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We are very happy to announce that Dr Eric Madrid is the winner of the Annals of Botany Graduate Prize for a paper reporting work from a thesis published in volume 103, as decided by the Editors and Charity Trustees. His paper ‘The developmental basis of an evolutionary diversification of female gametophyte structure in Piper and Piperaceae’ (Madrid and Friedman, 2009) is a remarkable piece of work, for the first time putting the six patterns of tetrasporic female gametophyte development that are known in angiosperms within a phylogenetic context. With a careful analysis of Piper peltatum using a range of complementary techniques, Eric and his PhD supervisor, Dr W. E. (Ned) Friedman were able to infer the developmental processes responsible for female gametophyte structural diversification in the Piperaceae and make points of widespread importance to plant development.
Eric studied the evolution of female gametophyte development in an ancient lineage of angiosperms, the Piperales, for this PhD dissertation. He combined light microscopy, laser scanning confocal microscopy, and three-dimensional computer reconstruction software to document the nuclear positioning events and vacuole morphologies that characterize female gametophyte ontogenies in Piperaceae. These data are important because modifications in female gametophyte development directly affect the genetic construct of their downstream product – namely endosperm. Within Piperaceae, there are five different ways in which endosperm may be built, and each of these constructs is associated with an alternate pattern of female gametophyte development. Eric's comparative data resolve previous ambiguities in interpretations of female gametophyte development in Piper, and the developmental modifications identified with his three-dimensional models allow for the construction of explicit hypotheses of female gametophyte developmental evolution within Piperaceae, and more broadly throughout Piperales.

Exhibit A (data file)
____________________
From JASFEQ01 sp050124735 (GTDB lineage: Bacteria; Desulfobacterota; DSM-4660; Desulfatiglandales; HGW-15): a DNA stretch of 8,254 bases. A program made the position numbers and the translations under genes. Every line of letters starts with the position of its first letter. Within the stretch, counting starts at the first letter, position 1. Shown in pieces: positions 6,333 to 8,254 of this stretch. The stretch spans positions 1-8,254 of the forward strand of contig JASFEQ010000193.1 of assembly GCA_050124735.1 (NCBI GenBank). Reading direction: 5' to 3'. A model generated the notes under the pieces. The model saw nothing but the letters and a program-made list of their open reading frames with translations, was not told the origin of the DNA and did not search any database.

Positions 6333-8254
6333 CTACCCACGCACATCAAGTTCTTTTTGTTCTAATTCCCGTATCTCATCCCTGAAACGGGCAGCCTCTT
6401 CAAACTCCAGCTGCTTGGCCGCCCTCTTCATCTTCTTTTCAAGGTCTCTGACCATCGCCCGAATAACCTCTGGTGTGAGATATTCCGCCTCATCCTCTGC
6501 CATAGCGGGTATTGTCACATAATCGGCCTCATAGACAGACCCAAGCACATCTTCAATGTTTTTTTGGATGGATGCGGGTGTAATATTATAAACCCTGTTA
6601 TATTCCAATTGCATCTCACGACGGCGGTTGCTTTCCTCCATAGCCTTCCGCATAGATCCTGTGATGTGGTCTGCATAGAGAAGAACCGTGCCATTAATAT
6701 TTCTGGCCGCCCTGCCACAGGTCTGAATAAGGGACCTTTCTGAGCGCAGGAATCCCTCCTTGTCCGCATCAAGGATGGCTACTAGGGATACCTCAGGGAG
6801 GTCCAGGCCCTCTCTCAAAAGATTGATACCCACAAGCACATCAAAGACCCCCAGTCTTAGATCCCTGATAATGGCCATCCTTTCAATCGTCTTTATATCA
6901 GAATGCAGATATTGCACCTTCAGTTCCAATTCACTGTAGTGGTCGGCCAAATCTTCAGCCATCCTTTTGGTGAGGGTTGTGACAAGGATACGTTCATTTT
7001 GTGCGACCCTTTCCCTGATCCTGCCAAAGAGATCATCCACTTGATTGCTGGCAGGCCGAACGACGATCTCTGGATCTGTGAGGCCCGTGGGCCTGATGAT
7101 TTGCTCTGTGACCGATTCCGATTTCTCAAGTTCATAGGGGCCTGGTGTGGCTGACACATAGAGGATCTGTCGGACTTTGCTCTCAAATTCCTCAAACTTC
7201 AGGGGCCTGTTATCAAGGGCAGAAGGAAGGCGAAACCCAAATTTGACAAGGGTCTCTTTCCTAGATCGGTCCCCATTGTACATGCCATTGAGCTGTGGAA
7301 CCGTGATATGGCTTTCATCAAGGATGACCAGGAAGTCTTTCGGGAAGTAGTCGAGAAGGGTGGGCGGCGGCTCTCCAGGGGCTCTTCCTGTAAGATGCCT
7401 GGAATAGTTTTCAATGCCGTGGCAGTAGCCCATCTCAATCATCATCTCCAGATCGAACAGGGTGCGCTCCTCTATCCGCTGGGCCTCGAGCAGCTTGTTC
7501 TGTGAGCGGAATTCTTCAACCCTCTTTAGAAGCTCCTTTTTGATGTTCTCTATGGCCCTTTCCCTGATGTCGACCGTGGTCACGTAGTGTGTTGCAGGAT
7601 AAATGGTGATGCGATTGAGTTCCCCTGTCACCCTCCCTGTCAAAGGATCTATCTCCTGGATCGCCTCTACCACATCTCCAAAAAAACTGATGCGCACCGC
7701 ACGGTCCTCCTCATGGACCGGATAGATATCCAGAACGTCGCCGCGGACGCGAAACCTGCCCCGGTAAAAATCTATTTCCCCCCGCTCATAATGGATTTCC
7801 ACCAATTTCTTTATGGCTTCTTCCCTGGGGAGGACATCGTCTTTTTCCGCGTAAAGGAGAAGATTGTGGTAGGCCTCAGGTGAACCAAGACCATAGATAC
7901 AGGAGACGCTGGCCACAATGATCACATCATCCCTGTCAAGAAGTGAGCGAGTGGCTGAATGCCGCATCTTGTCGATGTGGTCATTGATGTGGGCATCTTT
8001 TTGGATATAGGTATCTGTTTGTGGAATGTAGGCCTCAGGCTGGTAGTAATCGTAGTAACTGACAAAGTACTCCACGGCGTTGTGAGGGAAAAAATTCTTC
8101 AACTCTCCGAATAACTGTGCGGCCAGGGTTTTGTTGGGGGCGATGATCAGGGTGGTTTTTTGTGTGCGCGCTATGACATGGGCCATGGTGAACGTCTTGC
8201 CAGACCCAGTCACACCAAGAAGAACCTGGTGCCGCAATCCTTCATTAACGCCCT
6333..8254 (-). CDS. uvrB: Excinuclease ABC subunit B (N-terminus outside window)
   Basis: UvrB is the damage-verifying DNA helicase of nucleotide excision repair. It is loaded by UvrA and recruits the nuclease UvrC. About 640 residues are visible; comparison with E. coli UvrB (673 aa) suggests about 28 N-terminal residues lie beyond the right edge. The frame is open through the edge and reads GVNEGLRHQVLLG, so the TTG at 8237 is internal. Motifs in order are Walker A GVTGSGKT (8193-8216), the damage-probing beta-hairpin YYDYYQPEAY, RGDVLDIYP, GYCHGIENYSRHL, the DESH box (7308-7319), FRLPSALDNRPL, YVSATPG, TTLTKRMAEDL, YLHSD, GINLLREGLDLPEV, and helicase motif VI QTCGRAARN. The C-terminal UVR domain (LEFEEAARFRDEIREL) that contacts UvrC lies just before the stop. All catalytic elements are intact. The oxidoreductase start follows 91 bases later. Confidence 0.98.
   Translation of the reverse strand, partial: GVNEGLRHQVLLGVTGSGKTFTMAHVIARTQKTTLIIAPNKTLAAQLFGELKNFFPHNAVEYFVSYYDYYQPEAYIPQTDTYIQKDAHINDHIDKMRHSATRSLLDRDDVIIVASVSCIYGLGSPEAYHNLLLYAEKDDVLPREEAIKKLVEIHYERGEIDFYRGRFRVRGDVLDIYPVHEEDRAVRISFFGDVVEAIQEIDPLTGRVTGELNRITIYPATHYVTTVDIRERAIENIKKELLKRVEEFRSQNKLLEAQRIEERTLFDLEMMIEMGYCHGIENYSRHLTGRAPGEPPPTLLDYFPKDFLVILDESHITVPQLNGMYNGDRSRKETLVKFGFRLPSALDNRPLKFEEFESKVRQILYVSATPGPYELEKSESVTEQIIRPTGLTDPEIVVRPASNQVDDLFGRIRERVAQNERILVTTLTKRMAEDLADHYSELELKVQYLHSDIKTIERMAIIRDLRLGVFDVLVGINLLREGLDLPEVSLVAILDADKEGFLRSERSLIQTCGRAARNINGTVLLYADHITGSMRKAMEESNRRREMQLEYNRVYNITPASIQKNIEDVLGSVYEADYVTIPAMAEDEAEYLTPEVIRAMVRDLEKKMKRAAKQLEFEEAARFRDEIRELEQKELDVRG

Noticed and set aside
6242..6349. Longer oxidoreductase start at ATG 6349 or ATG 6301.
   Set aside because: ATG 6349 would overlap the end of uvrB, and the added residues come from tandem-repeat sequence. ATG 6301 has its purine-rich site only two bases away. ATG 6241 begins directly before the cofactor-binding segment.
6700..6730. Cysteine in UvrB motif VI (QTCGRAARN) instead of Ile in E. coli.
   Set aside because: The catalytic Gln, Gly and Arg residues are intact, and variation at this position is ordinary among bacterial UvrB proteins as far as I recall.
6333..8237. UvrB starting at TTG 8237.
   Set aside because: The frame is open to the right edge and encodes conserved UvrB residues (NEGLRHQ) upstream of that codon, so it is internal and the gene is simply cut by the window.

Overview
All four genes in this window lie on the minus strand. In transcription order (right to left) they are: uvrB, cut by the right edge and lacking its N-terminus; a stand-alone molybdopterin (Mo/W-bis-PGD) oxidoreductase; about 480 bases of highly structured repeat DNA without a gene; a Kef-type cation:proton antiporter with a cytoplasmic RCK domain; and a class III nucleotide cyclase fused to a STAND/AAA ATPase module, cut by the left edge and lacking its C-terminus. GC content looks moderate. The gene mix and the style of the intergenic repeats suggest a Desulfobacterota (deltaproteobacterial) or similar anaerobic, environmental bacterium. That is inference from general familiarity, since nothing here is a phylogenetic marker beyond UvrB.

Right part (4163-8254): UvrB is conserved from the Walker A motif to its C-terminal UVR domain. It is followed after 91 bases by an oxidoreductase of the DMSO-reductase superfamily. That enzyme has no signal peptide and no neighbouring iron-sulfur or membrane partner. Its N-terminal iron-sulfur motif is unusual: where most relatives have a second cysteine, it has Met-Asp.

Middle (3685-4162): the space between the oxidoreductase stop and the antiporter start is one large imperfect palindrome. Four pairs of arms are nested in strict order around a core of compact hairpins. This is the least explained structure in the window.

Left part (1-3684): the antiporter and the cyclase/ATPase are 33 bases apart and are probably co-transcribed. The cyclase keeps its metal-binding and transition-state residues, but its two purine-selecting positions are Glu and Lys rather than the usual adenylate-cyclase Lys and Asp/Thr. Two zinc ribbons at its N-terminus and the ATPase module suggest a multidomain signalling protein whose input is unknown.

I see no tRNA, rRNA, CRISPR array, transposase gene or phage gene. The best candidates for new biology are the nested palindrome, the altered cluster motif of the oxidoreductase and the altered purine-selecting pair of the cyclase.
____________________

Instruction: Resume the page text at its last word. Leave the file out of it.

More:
These data have a broad significance. A review of the embryological literature demonstrates that the overall sequence of developmental modifications, and predictable intermediate stages that he describes in Piperaceae, are found across all angiosperms, indicating that the evolutionary–developmental changes he has described for Piperaceae may apply to angiosperms as a whole. These data demonstrate how novel microscopy techniques can be combined with molecular phylogenetic data to generate hypotheses about developmental evolution in angiosperms.
Eric is currently a postdoctoral fellow for the Texas Institute of Oceanography where he works with Dr Anna Armitage in the Marine Biology Department at Texas A&M University at Galveston. Eric is using basic principles in plant evolution and development to identify constraints on the distribution of mangrove tree species in the Gulf of Mexico. His initial findings indicate that mangrove distribution is largely constrained by homoplasious morphological modifications that were necessary for the evolution of the mangrove habit. These findings are important because the distribution of mangrove tree species throughout the Gulf of Mexico is changing in response to climate and is expected to continue changing in the future.